NOTE: I forgot to take screencaps of Leviathan before returning it to Netflix. You’ll just have to do without. My bad.
One of my greatest pleasures growing up was catching a stupid monster movie on a lazy weekend afternoon. As a wee tyke, Boston’s WLVI 56 filled that need with the famous Creature Double Feature block. But that was long gone by the time I was in high school; and besides, contrary to popular belief, I did have a social life in high school and had better things to do on a Saturday afternoon than watch old Godzilla flicks. Sundays, however, were a different story; and I spent many a Sunday in my room, watching a monster flick on TV while drawing (or, on more than one occasion, working on homework).
When I say monster movie, I don’t mean slasher flicks like the Nightmare on Elm Street and Friday the 13th series. I was never into those; psycho-murderers are kind of boring and I don’t like gratuitous gore (though I did enjoy Jason vs. Freddy, by which point both characters had more or less become hammy supernatural monsters). In general, though, give me something with tentacles or gross bug eyes or claws. Give me a bug monster or a sea monster or an alien hellbeast. I always considered C.H.U.D. to be the archetypal Lazy Sunday Monster Flick (partly because it’s the only one I specifically remember watching).
As high school got busier and I had fewer and fewer lazy Sundays, I didn’t have much time to catch a monster movie. By the time college came around I’d abandoned the practice entirely. So it was with some pleasure that I found myself with nothing to do on a lazy Sunday afternoon a few months back; and, flipping through my cable company’s On Demand options, I found a movie I’d always meant to see but never got around to: Leviathan. I knew the premise: a sea monster attacks an undersea station. Basically Alien underwater, but not as good. Perfect!
Leviathan stars Peter “Robocop” Weller as Steven Beck, the harried commander of an underwater science station in the Near Future™. Part of his problem is that his multibillion dollar station is crewed by people like “Six-Pack” (Daniel Stern), whose primary skills appear to be drinking and sexual harassment, and Doc (Richard Crenna), who seems like actually taking care of the crew is the last thing on his mind. The cast is rounded out by Ernie “Winston Zeddmore” Hudson, who appears to play the exact same role as Yaphet Kotto in Alien (right down to the union-rep rants against The Powers That Be), Hector Elizondo as the chief engineer, and Amanda Pays, who plays some sort of scientist, I think. I had a huge crush on Pays while she was on The Flash and Leviathan rewards with a brief, gratuitous bra-and-panties scene.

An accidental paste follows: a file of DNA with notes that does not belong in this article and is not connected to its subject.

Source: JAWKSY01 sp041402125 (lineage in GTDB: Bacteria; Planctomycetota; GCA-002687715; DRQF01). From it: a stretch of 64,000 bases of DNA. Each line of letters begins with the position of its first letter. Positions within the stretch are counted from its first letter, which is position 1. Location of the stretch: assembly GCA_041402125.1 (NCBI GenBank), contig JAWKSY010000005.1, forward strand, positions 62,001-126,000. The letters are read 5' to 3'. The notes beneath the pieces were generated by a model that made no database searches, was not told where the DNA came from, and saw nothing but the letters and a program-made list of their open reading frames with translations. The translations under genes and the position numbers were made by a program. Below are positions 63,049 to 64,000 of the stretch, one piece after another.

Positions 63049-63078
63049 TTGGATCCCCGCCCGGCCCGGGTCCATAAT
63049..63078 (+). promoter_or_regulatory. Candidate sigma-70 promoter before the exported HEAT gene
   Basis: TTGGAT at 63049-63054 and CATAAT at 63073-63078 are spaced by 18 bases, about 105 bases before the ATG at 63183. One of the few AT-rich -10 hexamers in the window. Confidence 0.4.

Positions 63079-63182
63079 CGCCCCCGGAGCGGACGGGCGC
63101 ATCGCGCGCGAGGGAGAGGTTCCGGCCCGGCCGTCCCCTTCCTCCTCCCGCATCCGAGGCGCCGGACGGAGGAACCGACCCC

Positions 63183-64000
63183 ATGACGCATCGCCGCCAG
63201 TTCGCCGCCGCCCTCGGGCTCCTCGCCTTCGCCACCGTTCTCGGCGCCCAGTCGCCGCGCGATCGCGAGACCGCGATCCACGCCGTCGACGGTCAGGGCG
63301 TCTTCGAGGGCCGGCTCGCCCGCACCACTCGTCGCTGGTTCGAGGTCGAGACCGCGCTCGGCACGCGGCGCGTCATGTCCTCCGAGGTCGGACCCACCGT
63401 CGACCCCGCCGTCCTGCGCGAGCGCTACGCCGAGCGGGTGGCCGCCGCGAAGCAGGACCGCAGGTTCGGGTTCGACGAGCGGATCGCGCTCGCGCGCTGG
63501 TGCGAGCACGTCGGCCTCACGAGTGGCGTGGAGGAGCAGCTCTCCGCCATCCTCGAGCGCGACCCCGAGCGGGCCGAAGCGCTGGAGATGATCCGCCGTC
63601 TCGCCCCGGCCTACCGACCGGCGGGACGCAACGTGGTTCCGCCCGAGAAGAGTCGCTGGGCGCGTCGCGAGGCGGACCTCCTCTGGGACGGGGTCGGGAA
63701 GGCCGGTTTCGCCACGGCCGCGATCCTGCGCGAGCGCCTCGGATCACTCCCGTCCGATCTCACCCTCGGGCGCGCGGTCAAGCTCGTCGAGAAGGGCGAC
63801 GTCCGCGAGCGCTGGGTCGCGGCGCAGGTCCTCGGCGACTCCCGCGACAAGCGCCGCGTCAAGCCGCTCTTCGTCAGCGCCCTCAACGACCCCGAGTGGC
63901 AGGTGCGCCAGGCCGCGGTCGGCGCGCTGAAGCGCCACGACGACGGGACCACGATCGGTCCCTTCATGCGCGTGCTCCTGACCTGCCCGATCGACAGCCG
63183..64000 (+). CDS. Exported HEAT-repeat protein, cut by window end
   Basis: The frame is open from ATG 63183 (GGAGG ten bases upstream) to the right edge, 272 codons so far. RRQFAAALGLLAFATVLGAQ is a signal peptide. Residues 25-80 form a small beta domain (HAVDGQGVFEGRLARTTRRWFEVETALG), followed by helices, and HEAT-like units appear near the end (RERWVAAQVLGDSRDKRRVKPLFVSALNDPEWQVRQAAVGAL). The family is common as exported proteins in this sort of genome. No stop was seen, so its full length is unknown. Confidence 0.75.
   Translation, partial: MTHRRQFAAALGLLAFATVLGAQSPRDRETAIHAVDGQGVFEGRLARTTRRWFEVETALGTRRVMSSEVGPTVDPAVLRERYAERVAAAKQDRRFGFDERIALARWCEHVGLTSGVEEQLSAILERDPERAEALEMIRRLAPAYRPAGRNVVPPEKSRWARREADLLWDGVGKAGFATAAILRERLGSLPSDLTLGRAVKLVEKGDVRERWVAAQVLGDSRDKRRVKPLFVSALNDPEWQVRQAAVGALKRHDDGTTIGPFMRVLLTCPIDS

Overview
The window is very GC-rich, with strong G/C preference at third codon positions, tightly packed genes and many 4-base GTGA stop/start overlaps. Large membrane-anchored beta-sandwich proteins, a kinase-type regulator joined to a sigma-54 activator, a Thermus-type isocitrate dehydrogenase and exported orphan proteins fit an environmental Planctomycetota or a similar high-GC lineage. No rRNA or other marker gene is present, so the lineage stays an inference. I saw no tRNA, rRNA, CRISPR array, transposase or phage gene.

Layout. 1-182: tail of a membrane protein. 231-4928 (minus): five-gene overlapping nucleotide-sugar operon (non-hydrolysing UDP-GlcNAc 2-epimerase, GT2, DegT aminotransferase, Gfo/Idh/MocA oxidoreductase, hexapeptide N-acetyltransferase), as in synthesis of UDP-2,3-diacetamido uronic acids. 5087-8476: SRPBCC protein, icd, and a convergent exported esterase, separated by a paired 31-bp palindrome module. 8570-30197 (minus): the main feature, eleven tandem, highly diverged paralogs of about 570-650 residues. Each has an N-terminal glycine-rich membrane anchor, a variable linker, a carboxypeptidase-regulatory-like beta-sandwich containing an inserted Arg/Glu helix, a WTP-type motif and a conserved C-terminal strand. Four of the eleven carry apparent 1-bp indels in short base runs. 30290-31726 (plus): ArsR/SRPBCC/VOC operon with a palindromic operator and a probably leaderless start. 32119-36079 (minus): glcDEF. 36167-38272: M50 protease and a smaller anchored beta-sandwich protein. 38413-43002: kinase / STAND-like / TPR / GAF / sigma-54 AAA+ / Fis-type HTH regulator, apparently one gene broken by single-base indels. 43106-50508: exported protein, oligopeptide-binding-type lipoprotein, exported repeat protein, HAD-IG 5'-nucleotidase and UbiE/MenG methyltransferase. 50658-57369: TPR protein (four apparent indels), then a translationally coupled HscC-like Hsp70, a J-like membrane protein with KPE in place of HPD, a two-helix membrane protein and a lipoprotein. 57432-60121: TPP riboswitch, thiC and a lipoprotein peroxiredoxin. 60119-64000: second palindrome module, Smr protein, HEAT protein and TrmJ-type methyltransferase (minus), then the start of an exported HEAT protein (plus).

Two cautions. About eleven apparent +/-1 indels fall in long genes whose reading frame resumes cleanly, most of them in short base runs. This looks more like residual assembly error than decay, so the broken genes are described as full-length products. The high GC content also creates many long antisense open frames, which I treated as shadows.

Weller & co. are busy mining or whatever it is they’re doing down there when they accidentally stumble upon a gigantic derelict Russion sub just over the next rise. I was unclear on how they could have missed such a huge metallic object while surveying the area for mining purposes but hey!—I’m not the filmmakers. Mentally ungifted Six-Pack discovers an ancient, rusted safe containing an old flask of vodka and drinks it, never for a moment considering the obvious possibility that the vodka might contain a special genetically-engineered virus designed to turn him into an undersea creature that reforms human tissue to construct its body. See, this is why I never drink vodka salvaged from Russian submarine wrecks. It’s caused some awkwardness in social situations, but I’m sticking to my guns on this one.
But enough about the plot—what’s the monster like? It’s best described as a cross between the thing from John Carpenter’s The Thing and the alien from Alien. Really—that about covers it.
The movie nails pretty much every cliché in the Alien Rip-Off Handbook, but it’s still an enjoyable time for a lazy Sunday. It was directed by the late George P. Cosmatos, whose credits include the (much better) Tombstone and the (possibly worse) Stallone flick Cobra. The monster effects by Stan Winston are top-notch, and Weller, Pays, Crenna and Hudson, when taken as a whole, are about the same as having one A-lister in the movie, so what you have here is a slightly above-average monster B-movie.